Beirut explosion: Judge suspends blast probe amid political pressure
The judge overseeing an investigation into the massive explosion that rocked Beirut in August has suspended the probe after two ministers he charged with negligence requested that he be removed, according to judicial sources.
Judge Fadi Sawwan on 10 December issued charges against former caretaker prime minister Hassan Diab and high-ranking former ministers Ali Hassan Khalil, Ghazi Zaiter and Youssef Fenianos over the 4 August blast.
The four were charged with "negligence and causing death to hundreds and injuries to thousands more" in one of the largest non-nuclear explosions in history.
Lebanon's top Cassation Court is now expected to rule on their request for Sawwan to be removed from his post, AFP reported.
"Until then, all investigation proceedings are suspended," a senior court judicial official told the news agency on condition of anonymity.
'This is a security coup'
Earlier this week, a source close to Judge Sawwan told Middle East Eye that the investigation into the blast has been the target of a scathing "political campaign".
Lebanon's politicians have rallied around the argument that any indictment of a minister should be submitted to a vote in parliament.
The four indicted ministers were the first politicians to be charged since the beginning of the investigation, which opened on 14 August. Other officials, including the country’s justice minister and some predecessors, were interrogated, but as witnesses rather than as defendants.
Diab, who resigned in the wake of the explosion, already testified before Sawwan in September.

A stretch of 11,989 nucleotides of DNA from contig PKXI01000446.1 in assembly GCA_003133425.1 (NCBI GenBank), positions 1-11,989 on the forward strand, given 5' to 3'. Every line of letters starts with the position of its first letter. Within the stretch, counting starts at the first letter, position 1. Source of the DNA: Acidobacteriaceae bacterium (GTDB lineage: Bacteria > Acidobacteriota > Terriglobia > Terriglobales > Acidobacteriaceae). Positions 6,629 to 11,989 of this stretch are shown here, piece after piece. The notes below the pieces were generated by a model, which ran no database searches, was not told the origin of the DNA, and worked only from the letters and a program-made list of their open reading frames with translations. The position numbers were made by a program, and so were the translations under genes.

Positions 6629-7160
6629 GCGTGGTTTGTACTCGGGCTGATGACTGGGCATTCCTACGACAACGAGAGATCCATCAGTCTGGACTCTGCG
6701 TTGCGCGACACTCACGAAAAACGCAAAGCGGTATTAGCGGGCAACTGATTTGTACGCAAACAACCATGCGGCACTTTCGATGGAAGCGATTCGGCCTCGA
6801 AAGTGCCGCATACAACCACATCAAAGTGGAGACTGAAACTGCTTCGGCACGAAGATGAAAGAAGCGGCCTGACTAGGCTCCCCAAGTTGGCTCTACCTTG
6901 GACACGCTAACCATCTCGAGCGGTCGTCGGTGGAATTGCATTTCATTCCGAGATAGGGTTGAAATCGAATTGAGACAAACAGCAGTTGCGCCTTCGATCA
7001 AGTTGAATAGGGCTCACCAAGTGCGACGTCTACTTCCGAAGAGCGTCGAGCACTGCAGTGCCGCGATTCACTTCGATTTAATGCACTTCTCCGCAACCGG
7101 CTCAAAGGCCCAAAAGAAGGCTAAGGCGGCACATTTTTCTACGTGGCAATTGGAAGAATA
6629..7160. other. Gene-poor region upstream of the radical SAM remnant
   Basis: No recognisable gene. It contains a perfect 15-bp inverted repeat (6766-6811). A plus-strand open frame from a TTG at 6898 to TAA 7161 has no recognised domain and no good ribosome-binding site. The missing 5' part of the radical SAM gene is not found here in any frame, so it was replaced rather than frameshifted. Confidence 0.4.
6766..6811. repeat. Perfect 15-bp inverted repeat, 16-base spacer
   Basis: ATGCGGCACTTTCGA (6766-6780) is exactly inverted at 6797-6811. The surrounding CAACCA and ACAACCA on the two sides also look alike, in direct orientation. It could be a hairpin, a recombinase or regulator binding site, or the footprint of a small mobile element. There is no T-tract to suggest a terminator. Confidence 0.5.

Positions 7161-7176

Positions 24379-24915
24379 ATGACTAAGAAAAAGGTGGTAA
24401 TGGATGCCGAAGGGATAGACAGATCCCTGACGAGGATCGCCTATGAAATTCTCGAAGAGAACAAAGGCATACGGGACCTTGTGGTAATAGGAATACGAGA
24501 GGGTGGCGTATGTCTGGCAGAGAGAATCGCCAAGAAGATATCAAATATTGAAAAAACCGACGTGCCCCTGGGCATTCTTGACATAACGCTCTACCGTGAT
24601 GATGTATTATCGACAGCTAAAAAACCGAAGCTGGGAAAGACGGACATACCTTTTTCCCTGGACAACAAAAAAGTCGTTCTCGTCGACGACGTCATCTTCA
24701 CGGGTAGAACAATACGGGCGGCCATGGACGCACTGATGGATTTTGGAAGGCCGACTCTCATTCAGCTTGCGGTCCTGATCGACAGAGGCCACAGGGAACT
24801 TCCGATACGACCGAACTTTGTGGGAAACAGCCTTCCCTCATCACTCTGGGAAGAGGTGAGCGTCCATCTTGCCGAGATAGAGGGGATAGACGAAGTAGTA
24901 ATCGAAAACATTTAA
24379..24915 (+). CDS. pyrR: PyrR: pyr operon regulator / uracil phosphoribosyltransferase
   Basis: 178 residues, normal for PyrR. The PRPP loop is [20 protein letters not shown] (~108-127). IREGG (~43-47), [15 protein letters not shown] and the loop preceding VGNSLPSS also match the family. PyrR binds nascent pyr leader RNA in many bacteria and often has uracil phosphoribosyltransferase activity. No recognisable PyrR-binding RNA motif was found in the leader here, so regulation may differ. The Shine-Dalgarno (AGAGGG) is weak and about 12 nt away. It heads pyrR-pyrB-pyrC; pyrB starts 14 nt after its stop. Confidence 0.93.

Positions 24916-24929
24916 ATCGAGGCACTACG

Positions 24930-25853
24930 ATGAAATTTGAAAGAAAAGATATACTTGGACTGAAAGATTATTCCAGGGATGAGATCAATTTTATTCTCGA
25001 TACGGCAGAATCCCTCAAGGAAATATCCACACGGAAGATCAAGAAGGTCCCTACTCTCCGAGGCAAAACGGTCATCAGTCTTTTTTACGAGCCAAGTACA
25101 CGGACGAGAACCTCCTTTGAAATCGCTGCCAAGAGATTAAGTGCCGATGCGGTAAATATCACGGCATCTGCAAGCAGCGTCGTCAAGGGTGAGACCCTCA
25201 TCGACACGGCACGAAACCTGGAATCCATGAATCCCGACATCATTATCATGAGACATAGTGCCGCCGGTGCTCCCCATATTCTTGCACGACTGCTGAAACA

Karim Nammour, a lawyer and board member at rights group Legal Agenda, warned last week that the independence of the legal probe was at risk.
"The judiciary is being directly targeted," he told MEE at the time, adding that Lebanon has become far more militarised in recent months. "When you are discrediting the role of the judiciary … this is a security coup in every sense of the word."
Nammour noted that the judiciary has been "discredited publicly", especially as judges have begun to defy political orders. Last month, Mohammed Fahmi, the caretaker interior minister, claimed that "95 percent of judges are corrupt".
The explosion that rocked the capital this summer, killing about 200 people and wounding thousands, was caused by almost 3,000 tonnes of explosive ammonium nitrate left unattended at the port for more than half a decade.
The fact that little light has been shed on the circumstances that led to Lebanon's worst peacetime disaster four months after the blast has caused outrage.
It is also fuelling mistrust among international donors whose support is needed if Lebanon is to stand a chance of surviving its worst-ever economic crisis.